Participants’ safety versus confidentiality: A case study of HIV research

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Abstract

Background

When conducting qualitative research, participants usually share lots of personal and private information with the researcher. As researchers, we must preserve participants’ identity and confidentiality of the data.

Objective

To critically analyze an ethical conflict encountered regarding confidentiality when doing qualitative research.

Research design

Case study.

Findings and discussion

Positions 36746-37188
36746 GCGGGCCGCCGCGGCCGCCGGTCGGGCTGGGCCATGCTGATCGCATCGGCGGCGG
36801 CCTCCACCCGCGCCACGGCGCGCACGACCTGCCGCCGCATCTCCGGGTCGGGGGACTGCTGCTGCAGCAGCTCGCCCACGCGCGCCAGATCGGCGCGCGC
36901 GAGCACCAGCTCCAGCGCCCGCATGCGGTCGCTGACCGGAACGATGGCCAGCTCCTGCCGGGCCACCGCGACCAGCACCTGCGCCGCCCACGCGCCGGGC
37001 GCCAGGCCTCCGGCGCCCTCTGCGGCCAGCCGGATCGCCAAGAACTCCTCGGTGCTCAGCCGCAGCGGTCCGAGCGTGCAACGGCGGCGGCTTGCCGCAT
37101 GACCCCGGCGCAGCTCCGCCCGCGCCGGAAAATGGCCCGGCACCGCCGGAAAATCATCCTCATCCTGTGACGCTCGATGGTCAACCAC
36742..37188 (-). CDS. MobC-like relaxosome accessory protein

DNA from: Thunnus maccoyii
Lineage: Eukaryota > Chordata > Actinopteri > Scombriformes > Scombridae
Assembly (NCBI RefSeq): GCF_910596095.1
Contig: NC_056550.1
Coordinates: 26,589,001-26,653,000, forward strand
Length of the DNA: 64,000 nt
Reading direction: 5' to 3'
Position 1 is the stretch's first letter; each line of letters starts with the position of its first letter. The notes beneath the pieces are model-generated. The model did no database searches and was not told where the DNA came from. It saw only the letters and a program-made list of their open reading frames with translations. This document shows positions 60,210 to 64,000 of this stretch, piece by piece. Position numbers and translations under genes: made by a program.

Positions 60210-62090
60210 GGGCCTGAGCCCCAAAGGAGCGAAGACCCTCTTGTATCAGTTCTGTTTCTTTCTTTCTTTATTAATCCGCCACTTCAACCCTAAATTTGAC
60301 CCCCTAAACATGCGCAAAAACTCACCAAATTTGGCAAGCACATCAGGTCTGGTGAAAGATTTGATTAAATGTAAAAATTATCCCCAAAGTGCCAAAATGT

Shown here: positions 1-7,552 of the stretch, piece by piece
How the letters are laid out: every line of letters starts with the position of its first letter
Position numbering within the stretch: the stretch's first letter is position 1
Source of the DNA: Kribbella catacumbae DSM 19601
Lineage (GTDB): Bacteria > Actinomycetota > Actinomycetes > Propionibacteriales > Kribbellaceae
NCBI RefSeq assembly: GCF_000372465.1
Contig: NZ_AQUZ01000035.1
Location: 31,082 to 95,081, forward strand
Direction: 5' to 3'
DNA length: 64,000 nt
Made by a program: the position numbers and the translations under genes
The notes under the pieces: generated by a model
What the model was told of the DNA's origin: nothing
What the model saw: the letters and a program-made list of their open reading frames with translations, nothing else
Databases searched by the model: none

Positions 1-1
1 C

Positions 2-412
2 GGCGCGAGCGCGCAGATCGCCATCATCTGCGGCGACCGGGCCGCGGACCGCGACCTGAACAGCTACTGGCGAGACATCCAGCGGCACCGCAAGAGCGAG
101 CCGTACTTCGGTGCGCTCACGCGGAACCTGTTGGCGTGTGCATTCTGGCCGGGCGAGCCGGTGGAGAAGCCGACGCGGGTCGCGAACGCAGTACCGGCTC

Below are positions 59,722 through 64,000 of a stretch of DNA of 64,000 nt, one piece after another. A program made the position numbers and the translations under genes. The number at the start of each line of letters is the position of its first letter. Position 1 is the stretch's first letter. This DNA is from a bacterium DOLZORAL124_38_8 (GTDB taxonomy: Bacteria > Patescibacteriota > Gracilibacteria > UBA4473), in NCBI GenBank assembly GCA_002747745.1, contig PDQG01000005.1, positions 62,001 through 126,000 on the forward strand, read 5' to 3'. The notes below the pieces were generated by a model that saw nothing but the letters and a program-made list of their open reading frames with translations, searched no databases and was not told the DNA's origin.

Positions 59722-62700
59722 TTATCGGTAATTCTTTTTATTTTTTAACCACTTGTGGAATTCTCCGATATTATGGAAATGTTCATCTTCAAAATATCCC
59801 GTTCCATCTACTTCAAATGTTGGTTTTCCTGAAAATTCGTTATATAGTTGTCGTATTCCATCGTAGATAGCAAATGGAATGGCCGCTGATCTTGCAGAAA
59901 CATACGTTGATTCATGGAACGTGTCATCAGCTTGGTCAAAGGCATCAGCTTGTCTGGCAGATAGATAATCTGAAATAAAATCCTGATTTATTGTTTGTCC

one of the participants in a study aiming to explain the meaning of living with HIV verbalized his imminent intention to commit suicide because of stigma of other social problems arising from living with HIV. Given the life-threatening situation, the commitment related to not disclosing the participant’s identity and/or the content of the interview had to be broken. To avoid or prevent suicide, the therapist in charge of the case was properly informed about the participant’s intentions. One important question arises from this case: was it ethically appropriate to break the confidentiality commitment?

Conclusion

confidentiality could be broken if a life-threatening event is identified during data collection and participants must know that. This has to be clearly stated in the informed consent form.

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